Jari Paajanen had already expressed his willingness to switch countries inside YIT a couple of years ago. Things were slowly falling into place, and when his old construction site was about to be completed and a new one was being prepared in Stockholm, the timing seemed perfect.
“I wanted to see places outside Finland. This was an easy and safe place to start as Sweden is relatively similar to Finland but still different,” says Paajanen.
The switch definitely required enthusiasm. Jari’s wife moved to Stockholm with him and, after a brief search, the couple found a comfortable home with a great location. The HR department helped the Paajanens plan the changes in their life.
“The people at the Head Office offered us help and information on moving. I also worked hard to find information and ask all the necessary questions when planning our departure,” says Paajanen.
He also worked on his Swedish skills on a language course offered by YIT. Even though Paajanen studied Swedish at school, it was never one of his strengths.
“People have understood that I’m from another country and can’t speak the language perfectly. I’ve told people that if I can’t understand something, we should switch to English to make sure we understand each other. Everyone has been fine with that,” says Paajanen.
He has felt welcome in Sweden.
Pulled in by rock engineering and excavation
Jari Paajanen initially studied construction engineering at Saimaa University of Applied Sciences in Lappeenranta but soon discovered his enthusiasm for infrastructure technology and rock engineering. The new subjects seemed clearer and more interesting.
“In infrastructure construction, you get to handle large masses. This is straightforward work,” says Paajanen.
He joined YIT as his older brother and some classmates were already working there. Now, he has worked at YIT for nearly eight years, although he also had a short stint outside the company.
“I came back as fast as I could when I was offered an interesting position in the tunnel project for the final disposal of nuclear fuel at Olkiluoto’s Onkalo. I’m fascinated by large, interesting projects and YIT offers a wide range of them,” says Site Manager Jari Paajanen.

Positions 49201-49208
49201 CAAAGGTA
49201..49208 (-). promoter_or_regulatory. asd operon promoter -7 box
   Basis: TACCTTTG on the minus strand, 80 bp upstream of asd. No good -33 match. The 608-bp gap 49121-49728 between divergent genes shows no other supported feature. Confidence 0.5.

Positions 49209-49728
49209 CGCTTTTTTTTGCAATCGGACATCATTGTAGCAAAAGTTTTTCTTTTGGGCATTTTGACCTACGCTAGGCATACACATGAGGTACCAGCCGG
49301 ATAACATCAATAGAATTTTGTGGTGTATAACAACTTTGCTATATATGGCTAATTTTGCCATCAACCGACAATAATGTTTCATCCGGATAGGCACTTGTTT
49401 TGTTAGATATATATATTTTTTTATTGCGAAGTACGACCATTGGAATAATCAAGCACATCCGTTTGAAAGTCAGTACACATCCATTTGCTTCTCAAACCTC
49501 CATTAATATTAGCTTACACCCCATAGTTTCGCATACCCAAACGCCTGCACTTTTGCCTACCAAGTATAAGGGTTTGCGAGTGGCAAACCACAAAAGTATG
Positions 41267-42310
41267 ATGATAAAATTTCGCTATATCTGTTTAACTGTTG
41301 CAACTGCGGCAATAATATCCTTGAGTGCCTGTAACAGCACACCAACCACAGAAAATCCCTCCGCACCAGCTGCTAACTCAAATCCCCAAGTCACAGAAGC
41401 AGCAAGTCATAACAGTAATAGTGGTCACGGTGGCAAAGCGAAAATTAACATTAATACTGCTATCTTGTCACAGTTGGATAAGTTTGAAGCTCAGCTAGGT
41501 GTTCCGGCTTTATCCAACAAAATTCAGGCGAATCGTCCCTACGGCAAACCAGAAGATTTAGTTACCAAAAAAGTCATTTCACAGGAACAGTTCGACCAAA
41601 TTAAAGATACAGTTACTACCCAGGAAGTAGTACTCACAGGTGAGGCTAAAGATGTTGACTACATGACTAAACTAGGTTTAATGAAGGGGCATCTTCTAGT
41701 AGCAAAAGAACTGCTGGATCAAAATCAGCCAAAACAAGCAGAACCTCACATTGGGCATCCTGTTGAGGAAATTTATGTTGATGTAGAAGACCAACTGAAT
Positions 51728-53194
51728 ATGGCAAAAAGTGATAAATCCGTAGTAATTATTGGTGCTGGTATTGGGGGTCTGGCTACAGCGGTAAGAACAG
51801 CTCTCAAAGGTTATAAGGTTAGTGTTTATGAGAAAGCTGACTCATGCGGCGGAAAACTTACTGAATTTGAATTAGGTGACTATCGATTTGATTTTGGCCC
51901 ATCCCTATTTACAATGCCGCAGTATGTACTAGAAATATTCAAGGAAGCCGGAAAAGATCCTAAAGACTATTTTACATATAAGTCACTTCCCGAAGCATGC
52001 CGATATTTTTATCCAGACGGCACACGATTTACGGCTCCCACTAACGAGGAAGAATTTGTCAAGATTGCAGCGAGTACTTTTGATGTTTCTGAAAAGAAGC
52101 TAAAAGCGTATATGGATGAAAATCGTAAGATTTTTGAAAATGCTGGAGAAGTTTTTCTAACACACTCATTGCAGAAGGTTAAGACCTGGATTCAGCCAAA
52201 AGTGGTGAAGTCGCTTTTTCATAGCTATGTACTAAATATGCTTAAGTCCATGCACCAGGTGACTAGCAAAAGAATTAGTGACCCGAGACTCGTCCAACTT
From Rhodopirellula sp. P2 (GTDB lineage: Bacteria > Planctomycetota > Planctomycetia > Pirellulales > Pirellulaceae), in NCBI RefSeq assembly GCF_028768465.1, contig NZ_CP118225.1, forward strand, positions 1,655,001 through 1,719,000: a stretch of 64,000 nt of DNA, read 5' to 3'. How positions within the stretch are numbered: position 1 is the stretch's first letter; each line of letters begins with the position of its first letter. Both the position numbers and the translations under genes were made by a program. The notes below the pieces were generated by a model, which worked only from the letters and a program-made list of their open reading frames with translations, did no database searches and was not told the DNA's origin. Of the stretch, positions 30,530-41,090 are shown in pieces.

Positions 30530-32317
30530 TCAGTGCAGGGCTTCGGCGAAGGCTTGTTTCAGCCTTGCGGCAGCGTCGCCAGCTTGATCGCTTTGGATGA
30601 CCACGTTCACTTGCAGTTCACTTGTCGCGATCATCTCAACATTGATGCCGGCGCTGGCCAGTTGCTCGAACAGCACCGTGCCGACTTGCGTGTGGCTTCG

Infrastructure entails a rich variety of tasks
In infrastructure construction, Jari is particularly interested in diverse construction sites and tunnel construction for various needs.
“The scale is extensive; my last project was the construction of the world’s first final disposal facility for nuclear fuel and now we are building a wastewater tunnel in Stockholm. My next project may be a motorway tunnel or a metro. Tunnels have a wide variety of uses, which fascinates me. The people working in infrastructure construction are like-minded, which makes the work fun,” says a thankful Paajanen.
The duties of a site manager include planning, scheduling and monitoring the work and keeping an eye on the finances. Paajanen’s most important lesson from construction sites is that each person is unique and different.
“It’s important to be able to interpret people and treat everyone correctly. Compared to that, casting concrete, building formwork or excavating a tunnel is easy. Openness, honesty and discussion go a long way. Telling people what needs to be done and what you expect from everyone and acting accordingly helps you do your job well,” says Paajanen.
Visit the Henriksdal project
How long have you worked for YIT? 8 years
How long have you worked in the construction industry? 11 years
What made you apply for a job at YIT? Large, interesting projects
What has been the best project of your career? Posiva LTU1 project